Indonesian President Joko Widodo (2nd R), accompanied by top General Moeldoko (L) and General Gatot Nurmantyo during the inauguration of an Indonesian army military exercise in Baturaja, southern Sumatra island in 2016. Photo: AFP/Presidential Palace/Rusman
Indonesian President Joko Widodo (C), accompanied by top General Moeldoko (L) and General Gatot Nurmantyo during the inauguration of an Indonesian army military exercise in Baturaja, southern Sumatra island in 2016. Photo: AFP/Presidential Palace/Rusman

What was billed as a Cabinet reshuffle turned out to be little more than a riffle, but in replacing his chief of staff with a retired military commander Indonesian President Joko Widodo is clearly inserting some starch into the ranks ahead of legislative and presidential elections in 2019.

General Moeldoko stepped down in mid-2015 with the avowed intention of running for the presidency, just as his troublesome successor, General Gatot Nurmantyo, did before his ambitions got ahead of themselves and he was sacked three months before retirement.

Moeldoko, 60, has now made it to the presidential palace, but in a somewhat different role than he saw for himself, managing the president’s day-to-day affairs and acting, presumably, as the ultimate palace gatekeeper.

That leaves Widodo surrounded by a coterie of uniformed loyalists, including new military commander Air Chief Marshal Hadi Tjahjanto, police chief General Tito Karnavian, Defense Minister Ryamizard Ryacudu and political adviser Luhut Panjaitan, an ex-special forces general serving as maritime coordinating minister.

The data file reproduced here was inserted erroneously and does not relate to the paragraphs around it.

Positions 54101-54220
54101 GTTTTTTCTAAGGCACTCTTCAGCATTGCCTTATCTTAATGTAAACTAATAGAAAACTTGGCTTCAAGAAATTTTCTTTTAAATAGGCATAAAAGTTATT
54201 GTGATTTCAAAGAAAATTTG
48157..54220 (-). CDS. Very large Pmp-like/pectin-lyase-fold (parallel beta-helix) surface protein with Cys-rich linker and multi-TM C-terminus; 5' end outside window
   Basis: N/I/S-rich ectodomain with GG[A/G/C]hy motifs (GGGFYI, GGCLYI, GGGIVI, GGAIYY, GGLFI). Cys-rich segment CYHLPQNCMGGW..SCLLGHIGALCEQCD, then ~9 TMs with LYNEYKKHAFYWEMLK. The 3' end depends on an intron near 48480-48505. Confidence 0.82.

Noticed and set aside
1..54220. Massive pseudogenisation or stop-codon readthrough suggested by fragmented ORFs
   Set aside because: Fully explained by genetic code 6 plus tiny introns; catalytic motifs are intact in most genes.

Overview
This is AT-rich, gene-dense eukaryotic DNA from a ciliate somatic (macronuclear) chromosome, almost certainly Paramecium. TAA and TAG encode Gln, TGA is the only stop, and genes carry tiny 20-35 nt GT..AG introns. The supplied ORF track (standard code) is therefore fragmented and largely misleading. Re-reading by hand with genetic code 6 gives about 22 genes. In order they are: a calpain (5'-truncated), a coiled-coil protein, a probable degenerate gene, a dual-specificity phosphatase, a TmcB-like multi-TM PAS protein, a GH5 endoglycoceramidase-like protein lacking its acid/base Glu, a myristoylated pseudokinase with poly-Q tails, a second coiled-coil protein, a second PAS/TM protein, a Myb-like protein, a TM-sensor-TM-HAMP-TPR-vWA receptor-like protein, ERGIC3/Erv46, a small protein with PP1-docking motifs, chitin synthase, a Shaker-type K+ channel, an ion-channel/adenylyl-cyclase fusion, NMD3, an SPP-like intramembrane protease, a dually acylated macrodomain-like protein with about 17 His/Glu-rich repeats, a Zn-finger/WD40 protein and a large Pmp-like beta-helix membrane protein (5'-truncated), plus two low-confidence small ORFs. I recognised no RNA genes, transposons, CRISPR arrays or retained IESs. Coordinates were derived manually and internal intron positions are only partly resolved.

Another is police general Budi Gunawan, head of the National Intelligence Agency (BIN), whose first loyalty may be to Indonesian Democrat Party for Struggle (PDI-P) leader Megawati Sukarnoputri, but who spends a lot of time briefing the president on domestic political developments.

President Joko Widodo (right) inaugurates Air Force Marshal Hadi Tjahjanto as the country’s new military chief at the presidential palace in Jakarta on December 8, 2017. Photo: AFP/Gagah Adhaputra

Gunawan, 58, recently took a leading position at the Indonesian Mosque Association, which has oversight over the country’s estimated 800,000 mosques, including those that could be used to rally support against Widodo when the presidential campaign begins in earnest this August. The association is chaired by Vice President Jusuf Kalla.

Sworn in this week as well was Agung Gumelar, 72, a retired special forces general and former transportation minister recently appointed to head the nine-man presidential advisory council, which also contains Suharto-era army chief General Subagyo Hadi Siswoyo.

A member of Political Coordinating Minister Wiranto’s People’s Conscience Party (Hanura), which he formed after leaving the Golkar Party in 2006, Moeldoko replaces Teten Masduki, the mild-mannered human rights campaigner with what insiders say is a shortage of the stamina required for such a high-pressure job.

Wiranto, 70, is another retired military chief who has been allied with the president since the outset, initially to put a dent in the ambitions of Widodo’s presidential rival, Prabowo Subianto, with whom he had engaged in a bitter power struggle in the aftermath of president Suharto’s downfall in 1998.